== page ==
Shea Weber relegated to the second power play unit? It appears so.

By Jim Diamond

With their power play struggling mightily a month into the 2014-15 season, it’s no great surprise that the Predators are tinkering with their man advantage units in an attempt to inject some life into a power play unit that is clicking at just 11.1% through 12 games, ranking them 25th in the NHL entering Wednesday night’s action.

Last season, the Predators finished the season with the league’s 12th best power play at 19.2%. Even better, they did not allow a shorthanded goal against all season, the first time a team accomplished that in a full 82-game regular season.

For a team that in recent years has relied heavily on its power play to generate offense, the fact that the Predators currently sit with an impressive 7-3-2 record to this point reflects improved 5-on-5 scoring.

On their current six-game road trip, the Predators have shuffled the deck on their power play units, most evident in the players used on the points. Early on in the trip, they had just one opportunity on the man advantage in each of the first two games. They failed to score on their one in Edmonton last Wednesday, but cashed in on their one chance in Calgary Halloween night.

In their most recent two games, they had four opportunities in each game, scoring on one of the eight.

The most curious deployment of players on the point came in Nashville’s final power play Tuesday night in Winnipeg against the Jets. At 14:53 of the third and the Predators trailing 2-1 at the time, Winnipeg’s Toby Enstrom was sent off for delay of game as a result of directing the puck over the glass.

On the ensuing faceoff, Matt Cullen and Roman Josi were deployed to the points, leaving team captain Shea Weber on the bench. He did get on the ice at the end of the power play, but just three seconds before it expired though.

Despite being a forward, Cullen is not new to playing the point on the power play, but having him play 1:57 of 2:00 while keeping one of the most dangerous players in the league on the bench trailing by a goal late in the third period is odd to say the very least. The Predators were credited with one shot on goal and another three that missed the target during that power play.

After sustaining an upper-body injury in the Predators first preseason game, Cullen returned to game action at the start of the current road trip. Cullen played for and won a Stanley Cup with Laviolette when they were with the Carolina Hurricanes together.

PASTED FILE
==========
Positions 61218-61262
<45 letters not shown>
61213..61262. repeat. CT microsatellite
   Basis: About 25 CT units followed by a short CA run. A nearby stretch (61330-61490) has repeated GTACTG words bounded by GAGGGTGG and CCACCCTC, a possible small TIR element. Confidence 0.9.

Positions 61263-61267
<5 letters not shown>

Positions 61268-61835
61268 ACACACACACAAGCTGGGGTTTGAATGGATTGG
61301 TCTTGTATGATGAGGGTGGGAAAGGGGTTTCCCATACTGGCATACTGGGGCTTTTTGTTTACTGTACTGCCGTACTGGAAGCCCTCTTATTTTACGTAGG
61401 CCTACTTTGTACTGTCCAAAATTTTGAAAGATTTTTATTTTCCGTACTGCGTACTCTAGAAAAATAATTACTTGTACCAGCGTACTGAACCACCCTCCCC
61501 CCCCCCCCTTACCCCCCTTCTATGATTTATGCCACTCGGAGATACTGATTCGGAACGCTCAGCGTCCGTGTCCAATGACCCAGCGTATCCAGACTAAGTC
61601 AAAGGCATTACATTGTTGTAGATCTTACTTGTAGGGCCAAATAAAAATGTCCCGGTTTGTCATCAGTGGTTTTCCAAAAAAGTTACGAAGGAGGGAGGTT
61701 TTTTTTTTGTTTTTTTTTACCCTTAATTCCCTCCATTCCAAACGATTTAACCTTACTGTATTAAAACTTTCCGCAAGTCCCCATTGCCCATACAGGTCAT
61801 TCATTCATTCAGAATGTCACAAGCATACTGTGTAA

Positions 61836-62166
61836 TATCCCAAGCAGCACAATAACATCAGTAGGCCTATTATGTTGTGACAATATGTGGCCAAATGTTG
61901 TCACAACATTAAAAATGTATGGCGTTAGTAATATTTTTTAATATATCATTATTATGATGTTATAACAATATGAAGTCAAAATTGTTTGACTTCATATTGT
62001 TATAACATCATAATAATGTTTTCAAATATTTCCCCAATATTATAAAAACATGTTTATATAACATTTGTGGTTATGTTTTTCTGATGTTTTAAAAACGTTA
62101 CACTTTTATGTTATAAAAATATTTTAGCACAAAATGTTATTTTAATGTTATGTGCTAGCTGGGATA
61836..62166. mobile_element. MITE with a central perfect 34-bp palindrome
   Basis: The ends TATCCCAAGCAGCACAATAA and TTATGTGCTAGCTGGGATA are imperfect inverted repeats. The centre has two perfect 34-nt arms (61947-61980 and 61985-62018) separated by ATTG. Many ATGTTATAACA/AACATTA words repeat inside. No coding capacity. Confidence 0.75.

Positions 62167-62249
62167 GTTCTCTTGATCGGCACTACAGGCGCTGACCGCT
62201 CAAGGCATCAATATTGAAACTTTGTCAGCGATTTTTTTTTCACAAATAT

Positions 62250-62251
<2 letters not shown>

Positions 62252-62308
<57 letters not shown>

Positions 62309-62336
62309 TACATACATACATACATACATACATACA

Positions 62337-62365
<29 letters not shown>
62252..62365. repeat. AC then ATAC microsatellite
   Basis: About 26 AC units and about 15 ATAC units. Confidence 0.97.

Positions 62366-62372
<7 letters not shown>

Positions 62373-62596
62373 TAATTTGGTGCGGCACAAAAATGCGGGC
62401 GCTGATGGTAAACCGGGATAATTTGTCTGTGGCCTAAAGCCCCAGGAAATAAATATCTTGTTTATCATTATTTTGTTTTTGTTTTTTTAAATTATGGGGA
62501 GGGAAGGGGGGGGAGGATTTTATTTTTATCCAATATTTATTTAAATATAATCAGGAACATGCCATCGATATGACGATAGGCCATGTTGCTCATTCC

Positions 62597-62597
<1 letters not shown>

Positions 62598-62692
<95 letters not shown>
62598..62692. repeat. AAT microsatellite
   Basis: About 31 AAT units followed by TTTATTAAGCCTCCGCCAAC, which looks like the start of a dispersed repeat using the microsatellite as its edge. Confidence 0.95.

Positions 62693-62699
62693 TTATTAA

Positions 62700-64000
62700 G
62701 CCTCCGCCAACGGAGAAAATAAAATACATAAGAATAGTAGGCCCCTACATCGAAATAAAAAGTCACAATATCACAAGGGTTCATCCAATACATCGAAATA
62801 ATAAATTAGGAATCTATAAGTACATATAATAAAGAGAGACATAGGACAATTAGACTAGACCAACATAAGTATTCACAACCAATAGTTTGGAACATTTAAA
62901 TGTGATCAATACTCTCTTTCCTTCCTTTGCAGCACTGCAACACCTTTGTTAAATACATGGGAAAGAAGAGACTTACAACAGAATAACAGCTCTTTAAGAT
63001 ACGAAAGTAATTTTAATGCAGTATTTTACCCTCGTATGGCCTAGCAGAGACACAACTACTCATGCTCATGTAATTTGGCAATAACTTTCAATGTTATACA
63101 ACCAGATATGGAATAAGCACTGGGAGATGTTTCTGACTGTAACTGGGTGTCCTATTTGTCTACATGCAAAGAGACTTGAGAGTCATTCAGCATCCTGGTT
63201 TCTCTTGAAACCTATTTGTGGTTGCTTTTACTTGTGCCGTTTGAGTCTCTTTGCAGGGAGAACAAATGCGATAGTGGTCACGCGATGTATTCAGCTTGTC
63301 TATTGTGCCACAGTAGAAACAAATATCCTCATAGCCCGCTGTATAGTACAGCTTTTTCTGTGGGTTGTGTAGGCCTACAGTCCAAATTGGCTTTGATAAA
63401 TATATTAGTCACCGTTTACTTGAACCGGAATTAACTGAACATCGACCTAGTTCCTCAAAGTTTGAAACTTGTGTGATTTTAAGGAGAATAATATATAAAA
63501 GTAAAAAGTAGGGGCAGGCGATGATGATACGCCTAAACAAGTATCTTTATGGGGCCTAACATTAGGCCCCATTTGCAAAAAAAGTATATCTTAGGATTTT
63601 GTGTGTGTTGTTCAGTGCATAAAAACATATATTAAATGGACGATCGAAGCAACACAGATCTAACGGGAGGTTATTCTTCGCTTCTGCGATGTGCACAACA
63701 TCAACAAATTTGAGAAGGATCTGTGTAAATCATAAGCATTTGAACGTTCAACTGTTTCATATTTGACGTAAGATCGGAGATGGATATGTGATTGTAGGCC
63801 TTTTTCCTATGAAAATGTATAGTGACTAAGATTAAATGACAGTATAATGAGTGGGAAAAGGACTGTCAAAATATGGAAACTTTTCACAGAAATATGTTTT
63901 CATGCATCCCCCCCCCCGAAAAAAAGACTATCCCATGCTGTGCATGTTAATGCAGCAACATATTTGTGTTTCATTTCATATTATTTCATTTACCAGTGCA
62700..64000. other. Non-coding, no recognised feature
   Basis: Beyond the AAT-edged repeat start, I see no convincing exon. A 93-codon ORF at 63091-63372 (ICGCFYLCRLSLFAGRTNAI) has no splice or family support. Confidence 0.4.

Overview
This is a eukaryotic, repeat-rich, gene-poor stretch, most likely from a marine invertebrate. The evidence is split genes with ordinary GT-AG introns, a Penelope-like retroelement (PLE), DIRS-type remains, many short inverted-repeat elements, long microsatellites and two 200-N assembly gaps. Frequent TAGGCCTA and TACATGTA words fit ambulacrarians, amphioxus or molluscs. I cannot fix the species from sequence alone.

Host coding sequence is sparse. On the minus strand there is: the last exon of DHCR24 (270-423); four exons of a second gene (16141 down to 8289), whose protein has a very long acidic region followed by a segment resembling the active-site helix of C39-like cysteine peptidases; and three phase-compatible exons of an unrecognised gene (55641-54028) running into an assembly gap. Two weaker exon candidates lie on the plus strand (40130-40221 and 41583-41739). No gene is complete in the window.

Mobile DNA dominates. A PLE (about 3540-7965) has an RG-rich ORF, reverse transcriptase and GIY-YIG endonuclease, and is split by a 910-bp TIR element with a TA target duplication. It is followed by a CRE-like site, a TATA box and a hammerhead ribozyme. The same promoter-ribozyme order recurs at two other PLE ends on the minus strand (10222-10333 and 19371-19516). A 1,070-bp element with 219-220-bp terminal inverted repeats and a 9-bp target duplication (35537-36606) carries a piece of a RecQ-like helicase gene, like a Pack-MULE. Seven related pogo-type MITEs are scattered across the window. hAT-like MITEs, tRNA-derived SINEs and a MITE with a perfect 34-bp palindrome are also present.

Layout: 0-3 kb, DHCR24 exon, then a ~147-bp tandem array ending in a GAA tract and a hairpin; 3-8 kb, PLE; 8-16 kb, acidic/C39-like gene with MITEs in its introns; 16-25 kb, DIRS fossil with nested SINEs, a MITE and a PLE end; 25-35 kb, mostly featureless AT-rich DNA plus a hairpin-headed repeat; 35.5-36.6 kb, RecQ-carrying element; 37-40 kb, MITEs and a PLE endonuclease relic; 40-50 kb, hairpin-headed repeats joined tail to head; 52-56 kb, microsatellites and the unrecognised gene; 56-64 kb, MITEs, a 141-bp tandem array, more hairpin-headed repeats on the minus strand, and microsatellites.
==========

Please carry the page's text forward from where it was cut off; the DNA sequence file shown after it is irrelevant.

Granted, it is a small sample size, but it appears that Weber has been dropped to the second power play unit with Ryan Ellis on the other point. Josi and Cullen were on the ice to start three of the four power plays Tuesday night, including the pivotal final one late in the third. Something is off when in eight minutes of power plays; Cullen finishes with 4:33 of ice time and Weber just 3:27. The game’s official score sheet had the Predators with just two shots on goal in their eight minutes of power play time.

In Sunday night’s win in Vancouver, Nashville had four power plays, again three of which started with Josi and Cullen on the points.

Following Tuesday’s game, Illegal Curve posted audio of Predators head coach Peter Laviolette from his post game press conference. Laviolette was asked about having Weber and Ellis together on the power play and he said, “They play power play together, it depends on where we are at with the rotation, but they are all capable, Roman, Elly, Shea, they are all capable offensively.”

Capable? Sure. But only one of those players had 12 power-play goals to lead all NHL defensemen last season – Weber, a guy most would think should be on the ice for more than three seconds of a late-game power play with his team trailing by a goal.

Many factors can contribute to what players are put out on the ice for any given situation. Who was on the ice when the penalty was called and for how long, as examples. With Nashville being the road team these last four games, they have to put their players out onto the ice before the home team, so the matchup advantage goes to the home coach. But even if you are the road team, if you have Weber at hand for a power play, that is one matchup you dictate as a coach no matter where the game is being played.

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